Universal precautions are work practices designed to protect health care workers from occupational exposure to HIV and other bloodborne pathogens. However, despite aggressive dissemination efforts by CDC and regulatory action by OSHA, compliance remains less than satisfactory. This article argues that the minimization of risk from bloodborne pathogens requires a multilevel or work-systems perspective that considers individual, job/task, and environmental/organizational factors. The available literature on universal precautions suggests the potential of such an approach and provides insight into the limited success of current worker-focused mitigation efforts. In particular, specific opportunities exist to develop and apply engineering controls, to improve the design and organization of jobs and tasks, and to create organizations that facilitate and reinforce safe behavior.

Work-related stress and psychological distress in emergency medical technicians.

Revicki, D. A., & Gershon, R. R.

Publication year

1996

Journal title

Journal of occupational health psychology

Volume

1

Issue

4

Page(s)

391-396
Abstract
Emergency medical technicians (N = 65) participated in a study on work environment characteristics, work-related stress, and psychological distress. Data were collected at baseline and 6 months. Work-related stress was associated with lower work group support and poor supervisory behavior. Work-related stress was strongly related to psychological distress. Changes in work-related stress were significantly related to changes in psychological distress. Findings support the work-related stress, psychological distress model.

The influence of employee, job/task, and organizational factors on adherence to universal precautions among nurses

Dejoy, D. M., Murphy, L. R., & Gershon, R. M.

Publication year

1995

Journal title

International Journal of Industrial Ergonomics

Volume

16

Issue

1

Page(s)

43-55
Abstract
Universal precautions (UP) refer to recommended work practices designed to help prevent occupational exposure to HIV/AIDS and other blood-borne pathogens in health care settings. However, despite widespread dissemination of UP guidelines and subsequent government regulatory action, worker adherence remains less than satisfactory. The present study used hierarchical, multiple regression analysis to examine the relative influence of four sets of factors on worker adherence to UP: demographics, personal characteristics, job/task factors, and organization-level factors. Data were analyzed on a sample of 451 nurses employed at a large U.S. medical center. Consistent with the general hypothesis of the study, job/task and organization-level factors were the best predictors of adherence. Using the results from the study, a heuristic model of the adherence process is proposed that highlights the contributions of job hindrances and organizational safety climate to UP-related behavior. A three-pronged intervention strategy is also presented that emphasizes (1) the availability and accessibility of personal protective devices, (2) the reduction of UP-related job hindrances and barriers, and (3) improvements in safety performance feedback and related communications. Given the preliminary nature of this study, several recommendations for future research are also offered.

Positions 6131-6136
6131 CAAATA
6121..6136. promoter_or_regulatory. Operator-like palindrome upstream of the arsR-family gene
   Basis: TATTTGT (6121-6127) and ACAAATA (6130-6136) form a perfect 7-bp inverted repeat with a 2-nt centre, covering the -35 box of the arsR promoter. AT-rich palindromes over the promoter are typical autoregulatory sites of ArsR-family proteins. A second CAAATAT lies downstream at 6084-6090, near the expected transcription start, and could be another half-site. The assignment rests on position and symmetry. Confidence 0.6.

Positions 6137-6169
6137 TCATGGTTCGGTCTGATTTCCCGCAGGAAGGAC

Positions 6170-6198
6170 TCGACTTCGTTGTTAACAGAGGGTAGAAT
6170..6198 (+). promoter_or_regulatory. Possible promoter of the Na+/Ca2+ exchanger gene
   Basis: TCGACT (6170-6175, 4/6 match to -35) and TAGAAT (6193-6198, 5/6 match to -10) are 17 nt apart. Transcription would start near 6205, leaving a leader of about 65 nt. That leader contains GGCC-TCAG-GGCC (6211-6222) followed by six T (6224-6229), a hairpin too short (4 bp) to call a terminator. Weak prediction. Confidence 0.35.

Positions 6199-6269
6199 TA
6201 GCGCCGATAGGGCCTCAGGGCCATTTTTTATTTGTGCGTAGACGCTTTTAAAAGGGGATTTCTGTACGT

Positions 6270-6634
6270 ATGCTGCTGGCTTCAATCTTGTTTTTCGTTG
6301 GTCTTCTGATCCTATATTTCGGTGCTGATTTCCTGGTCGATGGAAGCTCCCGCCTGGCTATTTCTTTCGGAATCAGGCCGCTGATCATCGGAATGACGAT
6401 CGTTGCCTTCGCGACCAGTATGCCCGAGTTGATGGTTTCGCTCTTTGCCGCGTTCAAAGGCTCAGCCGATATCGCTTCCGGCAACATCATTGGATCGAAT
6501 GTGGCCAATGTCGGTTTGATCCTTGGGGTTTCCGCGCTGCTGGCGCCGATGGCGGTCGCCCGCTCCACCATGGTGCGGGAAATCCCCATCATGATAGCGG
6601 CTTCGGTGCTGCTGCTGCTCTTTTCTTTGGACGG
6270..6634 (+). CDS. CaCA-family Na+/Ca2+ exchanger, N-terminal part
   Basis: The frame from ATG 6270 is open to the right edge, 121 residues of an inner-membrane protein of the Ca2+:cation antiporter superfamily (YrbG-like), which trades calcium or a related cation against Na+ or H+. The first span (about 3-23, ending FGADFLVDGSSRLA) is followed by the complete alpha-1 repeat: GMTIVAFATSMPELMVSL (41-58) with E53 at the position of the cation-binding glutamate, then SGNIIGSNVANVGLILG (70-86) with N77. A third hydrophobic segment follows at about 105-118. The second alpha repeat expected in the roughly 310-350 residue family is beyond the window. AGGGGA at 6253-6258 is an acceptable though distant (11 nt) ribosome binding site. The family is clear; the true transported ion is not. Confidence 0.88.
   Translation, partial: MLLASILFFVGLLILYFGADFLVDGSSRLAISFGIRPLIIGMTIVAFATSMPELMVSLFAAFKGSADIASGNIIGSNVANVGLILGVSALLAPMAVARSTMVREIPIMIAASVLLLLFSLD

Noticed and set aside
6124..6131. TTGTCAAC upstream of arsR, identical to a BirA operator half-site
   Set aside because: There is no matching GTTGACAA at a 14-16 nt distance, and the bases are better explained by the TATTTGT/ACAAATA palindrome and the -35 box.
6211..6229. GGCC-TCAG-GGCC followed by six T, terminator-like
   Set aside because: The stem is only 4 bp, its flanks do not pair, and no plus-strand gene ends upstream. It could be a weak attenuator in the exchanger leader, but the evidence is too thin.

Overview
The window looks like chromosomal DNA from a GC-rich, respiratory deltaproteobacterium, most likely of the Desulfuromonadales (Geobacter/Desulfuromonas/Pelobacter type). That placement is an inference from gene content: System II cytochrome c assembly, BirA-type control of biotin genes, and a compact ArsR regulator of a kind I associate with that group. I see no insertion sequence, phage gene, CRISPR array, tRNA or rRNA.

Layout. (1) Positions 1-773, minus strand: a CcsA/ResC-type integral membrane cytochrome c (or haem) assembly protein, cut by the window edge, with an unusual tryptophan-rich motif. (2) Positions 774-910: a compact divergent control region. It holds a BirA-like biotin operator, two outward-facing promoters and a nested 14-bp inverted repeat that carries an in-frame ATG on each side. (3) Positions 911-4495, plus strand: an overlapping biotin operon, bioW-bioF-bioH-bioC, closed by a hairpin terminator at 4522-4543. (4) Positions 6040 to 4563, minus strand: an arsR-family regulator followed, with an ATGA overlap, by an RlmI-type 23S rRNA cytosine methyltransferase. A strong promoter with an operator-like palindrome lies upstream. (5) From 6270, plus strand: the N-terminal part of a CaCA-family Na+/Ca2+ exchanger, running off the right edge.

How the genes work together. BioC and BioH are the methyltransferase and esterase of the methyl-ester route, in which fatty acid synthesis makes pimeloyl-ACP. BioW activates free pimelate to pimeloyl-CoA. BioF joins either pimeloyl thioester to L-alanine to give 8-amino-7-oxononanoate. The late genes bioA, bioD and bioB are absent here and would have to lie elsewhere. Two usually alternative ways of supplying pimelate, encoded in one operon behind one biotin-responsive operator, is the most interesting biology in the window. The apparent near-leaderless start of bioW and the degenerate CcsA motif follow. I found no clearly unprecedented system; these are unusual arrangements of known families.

Coping Behavior and Risk of Post-Traumatic Stress Disorder among Federal Disaster Responders

Loo, G. T., Dimaggio, C. J., Gershon, R. R., Canton, D. B., Morse, S. S., & Galea, S.

Publication year

2015

Journal title

Disaster Medicine and Public Health Preparedness

Volume

10

Issue

1

Page(s)

108-117
Abstract
Background Our knowledge about the impact of coping behavior styles in people exposed to stressful disaster events is limited. Effective coping behavior has been shown to be a psychosocial stress modifier in both occupational and nonoccupational settings. Methods Data were collected by using a web-based survey that administered the Post-Traumatic Stress Disorder (PTSD) Checklist-Civilian, General Coping Questionnaire-30, and a supplementary questionnaire assessing various risk factors. Logistic regression models were used to test for the association of the 3 coping styles with probable PTSD following disaster exposure among federal disaster responders. Results In this sample of 549 study subjects, avoidant coping behavior was most associated with probable PTSD. In tested regression models, the odds ratios ranged from 1.19 to 1.26 and 95% confidence intervals ranged from 1.08 to 1.35. With control for various predictors, emotion-based coping behavior was also found to be associated with probable PTSD (odds ratio=1.11; 95% confidence interval: 1.01-1.22). Conclusion This study found that in disaster responders exposed to traumatic disaster events, the likelihood of probable PTSD can be influenced by individual coping behavior style and other covariates. The continued probability of disasters underscores the critical importance of these findings both in terms of guiding mental health practitioners in treating exposed disaster responders and in stimulating future research.